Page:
"'Whitney' is daring both emotionally and aesthetically, and gets to a kind of truth about Houston the public has never known before." - Tribune News Service

“In the new documentary Whitney, famed singer Whitney Houston’s inner circle – including her mother, the singer Cissy Houston, and her ex-husband Bobby Brown – retrace years of woeful steps that, even in hindsight, offer little comfort or closure, but perhaps some explanation.

“The film is a sad calamity of conflicting narratives as those closest to Houston work through varying stages of honesty and denial. One of Houston’s aunts becomes defensive when asked whether anything in Houston’s childhood may have burdened the singer with traumatic memories. Others, such as Houston’s long-time personal assistant, Mary Jones, share that Houston said she’d been sexually abused by her late cousin, Dee Dee Warwick, when Houston was a child and Warwick was in her late 20s.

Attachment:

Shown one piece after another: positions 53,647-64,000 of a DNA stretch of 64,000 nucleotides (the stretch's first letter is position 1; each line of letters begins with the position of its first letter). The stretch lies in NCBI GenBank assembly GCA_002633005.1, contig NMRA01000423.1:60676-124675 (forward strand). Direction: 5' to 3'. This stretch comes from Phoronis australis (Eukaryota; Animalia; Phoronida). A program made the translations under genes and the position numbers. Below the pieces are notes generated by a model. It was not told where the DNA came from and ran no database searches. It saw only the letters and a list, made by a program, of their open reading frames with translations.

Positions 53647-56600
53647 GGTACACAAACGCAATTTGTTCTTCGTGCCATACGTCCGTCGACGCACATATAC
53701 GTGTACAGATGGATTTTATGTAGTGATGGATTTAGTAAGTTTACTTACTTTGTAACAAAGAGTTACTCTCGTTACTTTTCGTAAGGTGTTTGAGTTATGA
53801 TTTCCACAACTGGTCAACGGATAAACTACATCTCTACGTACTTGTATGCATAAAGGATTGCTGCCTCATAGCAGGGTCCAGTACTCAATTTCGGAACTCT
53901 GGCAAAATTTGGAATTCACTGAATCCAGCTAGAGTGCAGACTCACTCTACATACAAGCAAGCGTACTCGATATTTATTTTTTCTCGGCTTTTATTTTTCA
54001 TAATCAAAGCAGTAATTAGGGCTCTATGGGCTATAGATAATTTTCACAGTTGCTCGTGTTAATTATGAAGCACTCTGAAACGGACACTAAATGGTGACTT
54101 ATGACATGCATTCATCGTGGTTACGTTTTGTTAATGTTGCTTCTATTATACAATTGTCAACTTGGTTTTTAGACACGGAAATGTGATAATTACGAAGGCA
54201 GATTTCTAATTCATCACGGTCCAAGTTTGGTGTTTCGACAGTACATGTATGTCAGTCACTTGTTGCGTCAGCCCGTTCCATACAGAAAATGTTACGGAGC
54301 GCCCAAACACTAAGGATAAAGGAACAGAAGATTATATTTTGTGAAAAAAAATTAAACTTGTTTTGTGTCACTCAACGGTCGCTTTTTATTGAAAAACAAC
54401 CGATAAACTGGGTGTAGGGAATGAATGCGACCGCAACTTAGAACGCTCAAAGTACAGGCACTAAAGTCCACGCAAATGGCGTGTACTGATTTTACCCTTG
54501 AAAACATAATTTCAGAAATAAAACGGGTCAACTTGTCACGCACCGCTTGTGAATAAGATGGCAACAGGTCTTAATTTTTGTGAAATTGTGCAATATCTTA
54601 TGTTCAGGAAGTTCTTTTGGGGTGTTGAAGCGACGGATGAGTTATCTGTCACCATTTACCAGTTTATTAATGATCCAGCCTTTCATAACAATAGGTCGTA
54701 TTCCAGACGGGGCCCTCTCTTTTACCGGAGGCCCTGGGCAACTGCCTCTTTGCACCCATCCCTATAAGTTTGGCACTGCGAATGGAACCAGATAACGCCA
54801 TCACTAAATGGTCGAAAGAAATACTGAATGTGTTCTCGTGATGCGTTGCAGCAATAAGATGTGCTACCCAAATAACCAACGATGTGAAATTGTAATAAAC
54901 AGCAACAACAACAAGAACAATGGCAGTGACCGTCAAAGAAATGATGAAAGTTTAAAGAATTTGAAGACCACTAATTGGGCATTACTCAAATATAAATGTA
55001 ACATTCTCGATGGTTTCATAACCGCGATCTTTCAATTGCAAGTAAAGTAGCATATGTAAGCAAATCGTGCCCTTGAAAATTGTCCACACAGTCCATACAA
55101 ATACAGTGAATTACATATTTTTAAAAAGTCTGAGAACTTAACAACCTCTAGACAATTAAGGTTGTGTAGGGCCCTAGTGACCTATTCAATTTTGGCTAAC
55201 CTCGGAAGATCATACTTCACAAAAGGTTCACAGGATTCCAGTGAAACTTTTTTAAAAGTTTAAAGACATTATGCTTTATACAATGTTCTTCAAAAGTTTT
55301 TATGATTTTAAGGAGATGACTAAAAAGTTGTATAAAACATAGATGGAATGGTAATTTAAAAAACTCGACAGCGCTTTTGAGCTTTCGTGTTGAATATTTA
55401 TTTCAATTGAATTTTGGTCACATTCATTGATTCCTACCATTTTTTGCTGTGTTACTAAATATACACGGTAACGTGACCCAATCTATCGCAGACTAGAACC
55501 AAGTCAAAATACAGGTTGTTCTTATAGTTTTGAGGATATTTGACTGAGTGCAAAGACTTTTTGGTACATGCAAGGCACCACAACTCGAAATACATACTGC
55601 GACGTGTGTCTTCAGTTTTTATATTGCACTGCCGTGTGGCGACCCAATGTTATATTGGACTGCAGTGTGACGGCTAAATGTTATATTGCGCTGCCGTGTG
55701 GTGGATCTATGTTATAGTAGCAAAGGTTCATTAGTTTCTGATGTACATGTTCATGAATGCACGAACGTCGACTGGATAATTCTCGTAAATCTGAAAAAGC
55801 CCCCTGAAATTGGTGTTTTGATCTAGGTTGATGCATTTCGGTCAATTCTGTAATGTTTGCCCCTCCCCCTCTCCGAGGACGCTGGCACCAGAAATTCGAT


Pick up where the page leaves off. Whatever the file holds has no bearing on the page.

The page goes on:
“Ultimately what Whitney adds to the arduous process of reaching conclusion in a horrible situation is dependent upon the beholder. If one seeks a voyeuristic gaze at tragedy unfolding from a safe distance, the components are there.

“One could also view the film as testament to how abuse hitches itself to a person’s soul, and how addiction destroys . If nothing else, there are lessons to be mined from loss.” - Carly Lewis, Globe and Mail


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